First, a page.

Subject: NCC Weekly News: Abraham and Isaac, Impending Deportations

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From Jim: 
Bible study on Genesis 22:1-19
Led by Jim Winkler at the Kirchentag
June 21, 2019
Dortmund, Germany

(Ed. note: In our last newsletter, Jim Winkler wrote about his meeting with regional ecumenical leaders in Bossey, Switzerland, at the end of a journey that included speaking at Kirchentag and some vacation time.  Over the next weeks we will share the Bible study Jim led at Kirchentag in Dortmund.)

I greet you in the Name of Our Lord and Savior, Jesus Christ. I also bring greetings to you on behalf of the National Council of the Churches of Christ in the USA, a grouping of 38 member communions comprised of 30 million people in 100,000 local congregations. The NCC, as it is known, seeks unity in Christ. We advocate for justice and peace, carry out interreligious dialogues, conduct faith and order work, and we own and administer the New Revised Standard Version of the Holy Bible. I am thrilled the NRSV is the official biblical text of the Kirchentag!

The organizers of this esteemed and internationally famous gathering have a good sense of humor. Here I am in Germany, a nation that has produced some of the great theologians of the Christian faith: Rahner, Moltmann, Tillich, Soelle, and Bultmann to name only several, and they assigned to me one of the most difficult and controversial texts of the First Testament!

The lesson we are studying today comes from that part of the Pentateuch that is known as the pre-history of the people of Israel. On first reading, it is hard to know what to make of this story that is often referred to as either, “The Testing of Abraham” or “The Command to Sacrifice Isaac."

I can tell you that I prefer to think of it more in terms of a test than of a parent who will sacrifice their child. I daresay if any one of us were to suggest that God had instructed us to sacrifice or attempt to sacrifice one of our children—or any child for that matter—we would be arrested and thrown into prison, and rightly so.

And yet the nature of the story takes on new meaning for me when I consider those African and Central American families who live in situations so desperate that they send their unaccompanied children northwards to Europe and the United States for the promise of a better life and, in effect, offer them as a sort of sacrifice. Oh that we would extend as much grace to them today as we do to Abraham for offering Isaac as a sacrifice.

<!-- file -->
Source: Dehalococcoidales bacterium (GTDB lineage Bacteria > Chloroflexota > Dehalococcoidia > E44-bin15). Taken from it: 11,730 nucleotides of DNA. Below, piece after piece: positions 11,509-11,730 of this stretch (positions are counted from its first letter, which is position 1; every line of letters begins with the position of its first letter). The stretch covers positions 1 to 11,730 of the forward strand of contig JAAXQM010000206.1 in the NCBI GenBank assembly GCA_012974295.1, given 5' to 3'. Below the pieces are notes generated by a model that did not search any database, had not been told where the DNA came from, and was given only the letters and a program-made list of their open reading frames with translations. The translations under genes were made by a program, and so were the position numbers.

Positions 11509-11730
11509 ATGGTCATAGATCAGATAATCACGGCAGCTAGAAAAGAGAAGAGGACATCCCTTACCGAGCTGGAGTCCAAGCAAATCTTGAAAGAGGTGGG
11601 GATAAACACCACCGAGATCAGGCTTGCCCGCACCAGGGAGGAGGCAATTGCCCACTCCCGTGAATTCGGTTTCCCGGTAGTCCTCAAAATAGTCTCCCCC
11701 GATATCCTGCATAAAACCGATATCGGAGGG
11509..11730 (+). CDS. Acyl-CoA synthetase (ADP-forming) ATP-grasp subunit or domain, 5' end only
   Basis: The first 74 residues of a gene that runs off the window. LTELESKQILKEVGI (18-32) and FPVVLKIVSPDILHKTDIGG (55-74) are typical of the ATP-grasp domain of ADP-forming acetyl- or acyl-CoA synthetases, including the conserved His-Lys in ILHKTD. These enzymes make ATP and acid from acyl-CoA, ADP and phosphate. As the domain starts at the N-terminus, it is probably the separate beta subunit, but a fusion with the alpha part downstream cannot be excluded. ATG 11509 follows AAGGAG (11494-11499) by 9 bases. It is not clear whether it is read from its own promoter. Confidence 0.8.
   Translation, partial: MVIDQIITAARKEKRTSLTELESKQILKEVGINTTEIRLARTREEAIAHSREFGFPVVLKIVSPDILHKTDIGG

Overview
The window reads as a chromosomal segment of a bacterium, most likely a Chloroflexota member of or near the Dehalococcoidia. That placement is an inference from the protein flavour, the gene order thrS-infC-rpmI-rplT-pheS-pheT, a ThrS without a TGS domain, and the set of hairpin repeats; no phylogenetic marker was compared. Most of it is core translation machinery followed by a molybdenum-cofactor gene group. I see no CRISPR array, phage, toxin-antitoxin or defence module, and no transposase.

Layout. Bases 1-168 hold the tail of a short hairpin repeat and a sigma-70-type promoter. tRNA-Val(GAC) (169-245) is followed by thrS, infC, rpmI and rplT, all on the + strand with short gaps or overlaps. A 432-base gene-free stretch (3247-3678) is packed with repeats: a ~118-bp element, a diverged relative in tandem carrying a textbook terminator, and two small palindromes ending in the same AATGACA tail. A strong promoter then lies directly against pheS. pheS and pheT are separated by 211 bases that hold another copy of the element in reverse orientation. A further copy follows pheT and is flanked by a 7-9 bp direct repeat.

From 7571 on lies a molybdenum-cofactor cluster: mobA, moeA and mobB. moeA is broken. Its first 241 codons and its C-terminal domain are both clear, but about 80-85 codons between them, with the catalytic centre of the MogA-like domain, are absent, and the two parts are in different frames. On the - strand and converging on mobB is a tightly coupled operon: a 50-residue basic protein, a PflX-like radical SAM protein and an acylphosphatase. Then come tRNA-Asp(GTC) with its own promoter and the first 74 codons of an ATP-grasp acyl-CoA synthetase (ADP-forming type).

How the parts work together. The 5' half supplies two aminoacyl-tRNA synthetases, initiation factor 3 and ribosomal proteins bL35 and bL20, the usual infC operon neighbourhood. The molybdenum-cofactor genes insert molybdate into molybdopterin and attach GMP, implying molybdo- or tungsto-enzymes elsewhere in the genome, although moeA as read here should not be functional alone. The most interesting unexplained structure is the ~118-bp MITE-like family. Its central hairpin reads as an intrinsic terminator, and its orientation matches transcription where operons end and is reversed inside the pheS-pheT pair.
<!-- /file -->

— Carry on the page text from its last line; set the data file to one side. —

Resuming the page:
We do not live in biblical times, but it is challenging to read this story and completely set aside our modern-day standards. The Bible is full of difficult, beautiful, confusing, and, indeed, holy stories. Genesis 22:1-19 is one of them. Many find this passage to be the most unbearable part of the Scriptures.

This story is referred to among Jews as the Akeidah, the binding of Isaac. It is such an important and pivotal scripture for them that it is read publicly each year at the High Holidays, at Rosh Hashanah, the beginning of the new year that extends until Yom Kippur, ten days later. It is read along with the chapter that precedes it the 21st, in which Isaac is born and Ishmael is banished.

I find it instructive that in these two chapters Abraham who, along with Sarah, was chosen by God to parent a great nation and the one to whom Jews, Christians, and Muslims believe that God first revealed God’s self, is in the midst of deep pain. A reminder, perhaps, that being in relationship with God does not suggest that one will be insulated from pain and suffering. Indeed, like Abraham, the promise God gives us is that God will not abandon us or leave us alone.